Games all children can play

This guide shows how disabled and non-disabled children can easily play together

Video describing Games All Children Can Play
View a transcript of this film

Games All Children Can Play

In this film, families talk about why inclusive play has been so important to them.

Our guide is for families and group leaders who work in any play setting with disabled and non-disabled children.

See all the games your child can play

All of the games use simple and easy-to-use equipment, which can be conveniently carried in an everyday large sports bag. We have tested the equipment in specialised settings, where the families and friends of disabled and non-disabled children were invited to an activity afternoon. We encouraged all of the children to play together.

Taking part in play

Participation starts with the planning and thinking that goes into making activities enjoyable and successful for all children. It means that they we don't assume how the child will join in.

For example, the activity may be one that the child could access in a wheeled chair. It might also provide opportunities for independent movement on the floor or take place in a standing or in high-kneeling position, and this can provide opportunities for changes of position.

Basic play equipment

  • Hairdryer and extension lead to inflate the Giant Triangle and play Hot Air Ballooning
  • Bicycle pump and balloons for Balloon Toss
  • Ping pong balls, Inflatable, fluffy, foam or sponge balls for catching games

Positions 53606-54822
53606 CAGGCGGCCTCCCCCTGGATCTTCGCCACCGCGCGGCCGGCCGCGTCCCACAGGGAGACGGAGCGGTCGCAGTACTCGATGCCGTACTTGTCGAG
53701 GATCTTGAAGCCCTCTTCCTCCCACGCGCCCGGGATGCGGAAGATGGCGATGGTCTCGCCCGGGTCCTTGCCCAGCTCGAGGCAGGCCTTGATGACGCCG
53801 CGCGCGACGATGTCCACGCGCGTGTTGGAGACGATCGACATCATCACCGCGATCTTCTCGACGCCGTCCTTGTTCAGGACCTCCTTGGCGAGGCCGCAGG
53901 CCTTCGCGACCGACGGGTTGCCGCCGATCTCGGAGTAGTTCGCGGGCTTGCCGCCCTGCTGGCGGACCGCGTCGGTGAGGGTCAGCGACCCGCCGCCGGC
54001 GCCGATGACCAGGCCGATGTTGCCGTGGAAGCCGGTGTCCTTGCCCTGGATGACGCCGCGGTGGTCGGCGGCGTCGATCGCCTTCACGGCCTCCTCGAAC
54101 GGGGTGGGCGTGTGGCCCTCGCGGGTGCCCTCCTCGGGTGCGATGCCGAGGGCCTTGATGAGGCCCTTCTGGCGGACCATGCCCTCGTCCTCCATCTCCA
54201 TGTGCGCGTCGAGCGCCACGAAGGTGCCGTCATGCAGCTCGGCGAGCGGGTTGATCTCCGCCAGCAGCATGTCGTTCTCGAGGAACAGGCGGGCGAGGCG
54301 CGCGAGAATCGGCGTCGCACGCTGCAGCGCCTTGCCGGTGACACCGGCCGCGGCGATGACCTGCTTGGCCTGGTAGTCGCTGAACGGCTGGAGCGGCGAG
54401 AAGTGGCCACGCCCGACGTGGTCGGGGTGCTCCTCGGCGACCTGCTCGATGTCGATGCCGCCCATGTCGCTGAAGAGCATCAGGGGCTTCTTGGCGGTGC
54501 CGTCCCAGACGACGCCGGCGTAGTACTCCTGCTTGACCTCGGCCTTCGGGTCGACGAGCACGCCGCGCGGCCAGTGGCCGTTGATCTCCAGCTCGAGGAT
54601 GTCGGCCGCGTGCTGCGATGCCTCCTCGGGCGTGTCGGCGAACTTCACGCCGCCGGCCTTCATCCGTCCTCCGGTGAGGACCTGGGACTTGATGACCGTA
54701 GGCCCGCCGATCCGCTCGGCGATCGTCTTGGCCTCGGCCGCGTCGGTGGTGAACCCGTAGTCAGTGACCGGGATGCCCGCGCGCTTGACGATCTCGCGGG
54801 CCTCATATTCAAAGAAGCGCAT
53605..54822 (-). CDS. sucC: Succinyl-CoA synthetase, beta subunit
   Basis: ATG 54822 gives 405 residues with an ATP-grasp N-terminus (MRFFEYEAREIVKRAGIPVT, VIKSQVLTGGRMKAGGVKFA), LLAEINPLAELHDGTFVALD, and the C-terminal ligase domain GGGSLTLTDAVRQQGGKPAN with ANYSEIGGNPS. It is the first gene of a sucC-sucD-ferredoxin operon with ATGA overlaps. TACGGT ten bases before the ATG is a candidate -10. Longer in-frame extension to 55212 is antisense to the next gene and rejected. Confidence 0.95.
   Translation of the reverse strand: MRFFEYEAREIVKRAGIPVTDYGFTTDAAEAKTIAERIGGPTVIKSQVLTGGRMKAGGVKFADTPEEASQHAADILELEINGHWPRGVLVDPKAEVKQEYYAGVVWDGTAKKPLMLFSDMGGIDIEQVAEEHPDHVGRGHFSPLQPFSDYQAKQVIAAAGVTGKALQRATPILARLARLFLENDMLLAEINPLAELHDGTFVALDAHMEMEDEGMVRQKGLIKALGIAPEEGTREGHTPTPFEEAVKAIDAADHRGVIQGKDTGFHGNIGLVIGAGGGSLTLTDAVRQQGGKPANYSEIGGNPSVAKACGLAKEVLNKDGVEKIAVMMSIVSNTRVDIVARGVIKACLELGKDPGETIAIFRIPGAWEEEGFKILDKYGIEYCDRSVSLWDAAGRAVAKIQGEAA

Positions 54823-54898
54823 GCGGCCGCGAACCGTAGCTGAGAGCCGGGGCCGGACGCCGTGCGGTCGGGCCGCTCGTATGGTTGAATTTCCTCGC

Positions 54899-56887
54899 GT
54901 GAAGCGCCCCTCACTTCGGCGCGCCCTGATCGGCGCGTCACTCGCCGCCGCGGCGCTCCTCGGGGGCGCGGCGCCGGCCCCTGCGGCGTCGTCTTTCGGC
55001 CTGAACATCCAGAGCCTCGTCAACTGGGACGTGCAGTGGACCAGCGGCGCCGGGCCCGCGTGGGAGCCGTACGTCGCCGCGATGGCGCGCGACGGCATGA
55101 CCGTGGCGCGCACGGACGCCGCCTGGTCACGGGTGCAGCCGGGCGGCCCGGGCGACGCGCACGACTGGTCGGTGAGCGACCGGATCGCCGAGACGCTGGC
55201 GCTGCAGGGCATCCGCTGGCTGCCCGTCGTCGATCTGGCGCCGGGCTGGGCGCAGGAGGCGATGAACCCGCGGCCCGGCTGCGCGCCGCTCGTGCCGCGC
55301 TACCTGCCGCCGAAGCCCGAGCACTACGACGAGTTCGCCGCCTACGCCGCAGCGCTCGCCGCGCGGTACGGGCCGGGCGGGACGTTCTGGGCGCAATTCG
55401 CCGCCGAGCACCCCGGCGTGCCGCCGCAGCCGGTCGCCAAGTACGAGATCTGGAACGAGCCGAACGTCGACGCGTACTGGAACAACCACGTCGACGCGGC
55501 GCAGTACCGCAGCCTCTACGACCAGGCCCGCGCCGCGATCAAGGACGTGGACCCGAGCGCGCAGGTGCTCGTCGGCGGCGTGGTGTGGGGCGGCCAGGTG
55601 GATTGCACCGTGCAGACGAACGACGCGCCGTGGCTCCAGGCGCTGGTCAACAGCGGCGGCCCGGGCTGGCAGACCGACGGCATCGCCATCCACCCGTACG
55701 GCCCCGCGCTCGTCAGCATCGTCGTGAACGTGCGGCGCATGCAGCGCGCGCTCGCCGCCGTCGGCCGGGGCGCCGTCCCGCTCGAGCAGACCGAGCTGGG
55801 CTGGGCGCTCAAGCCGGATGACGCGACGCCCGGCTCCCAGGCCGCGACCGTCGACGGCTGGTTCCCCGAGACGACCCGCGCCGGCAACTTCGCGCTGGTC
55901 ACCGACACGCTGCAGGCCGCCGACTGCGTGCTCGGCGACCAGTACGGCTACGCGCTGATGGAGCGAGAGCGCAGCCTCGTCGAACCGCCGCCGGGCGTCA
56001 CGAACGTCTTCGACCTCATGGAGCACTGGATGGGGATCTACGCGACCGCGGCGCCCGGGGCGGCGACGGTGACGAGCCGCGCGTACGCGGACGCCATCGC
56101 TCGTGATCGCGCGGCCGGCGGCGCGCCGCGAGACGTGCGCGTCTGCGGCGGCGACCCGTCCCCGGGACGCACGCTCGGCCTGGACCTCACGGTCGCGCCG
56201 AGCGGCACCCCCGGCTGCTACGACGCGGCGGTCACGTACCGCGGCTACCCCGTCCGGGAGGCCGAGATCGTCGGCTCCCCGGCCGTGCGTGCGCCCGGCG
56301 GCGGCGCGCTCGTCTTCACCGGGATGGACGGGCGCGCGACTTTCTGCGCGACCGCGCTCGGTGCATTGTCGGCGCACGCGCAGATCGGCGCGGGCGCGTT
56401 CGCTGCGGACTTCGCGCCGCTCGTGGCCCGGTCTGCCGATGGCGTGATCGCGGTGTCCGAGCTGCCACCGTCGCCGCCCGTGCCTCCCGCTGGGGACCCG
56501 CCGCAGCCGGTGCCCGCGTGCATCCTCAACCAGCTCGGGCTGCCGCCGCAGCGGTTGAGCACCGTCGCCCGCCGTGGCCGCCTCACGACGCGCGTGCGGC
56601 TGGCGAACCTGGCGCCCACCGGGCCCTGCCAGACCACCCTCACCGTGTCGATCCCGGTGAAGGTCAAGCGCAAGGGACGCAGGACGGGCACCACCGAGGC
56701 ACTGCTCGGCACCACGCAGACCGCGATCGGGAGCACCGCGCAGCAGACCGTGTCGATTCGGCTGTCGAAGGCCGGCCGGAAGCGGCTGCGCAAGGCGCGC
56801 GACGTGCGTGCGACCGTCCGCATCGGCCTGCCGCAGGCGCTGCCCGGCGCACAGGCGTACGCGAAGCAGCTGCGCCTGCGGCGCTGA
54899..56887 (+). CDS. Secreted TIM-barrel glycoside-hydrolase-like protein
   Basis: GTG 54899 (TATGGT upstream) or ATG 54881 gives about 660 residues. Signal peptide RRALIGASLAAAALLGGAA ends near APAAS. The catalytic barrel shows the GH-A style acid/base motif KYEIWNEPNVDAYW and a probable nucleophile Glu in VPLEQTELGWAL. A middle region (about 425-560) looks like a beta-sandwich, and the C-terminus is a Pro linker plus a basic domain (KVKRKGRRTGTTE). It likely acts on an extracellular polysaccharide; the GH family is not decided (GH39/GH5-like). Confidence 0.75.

• Bean bags for Pass and Drop
  • Juggling scarves: can be tied around bean bags for ease of catching and tracking with the eyes
  • Shuttlecocks and target toss mat: see Toss at a Target
  • Parachute or space blanket for Wriggle Run
  • Coloured feathers: for blowing games and to stick to ping pong balls or attach to juggling scarves
  • Skittles: to roll along a plinth, down a tube, line up and knock down
  • Bath toys in water play: to float, grab, squeeze, blow
  • Coloured spots: to mark a trail or to play Twister
  • Timer for Treasure Hunt

What is healthy risk-taking?

As a child, there may be risks in the everyday rough and tumble of exploring our surroundings at home or outside. This is healthy risk-taking, even though parents or carers are careful to take all necessary safety precautions.

When a disabled child wants to try to be more independent, try out a new game or pastime or go it alone, we may hedge their actions with safety precautions. Some of these safety precautions are about our fears for the child and some are about our fears for ourselves. We often assess risks as if we can rule them out completely and are unwilling to subject ourselves or the children to anything that might carry risk.

There are risks inherent in life and when we work with disabled children we accept it may involve some risk to ourselves. The dignity and rights of disabled people should be our first consideration.

Why is healthy risk-taking important?

  • When we accept a challenge there is a chance we might not succeed, we might get hurt, or we might be upset.
  • We learn as children that there are things we can and cannot do.
  • We learn to try harder, to persevere and to accept that we will not always win.
  • Some limited risk is a routine part of play and of growing up.

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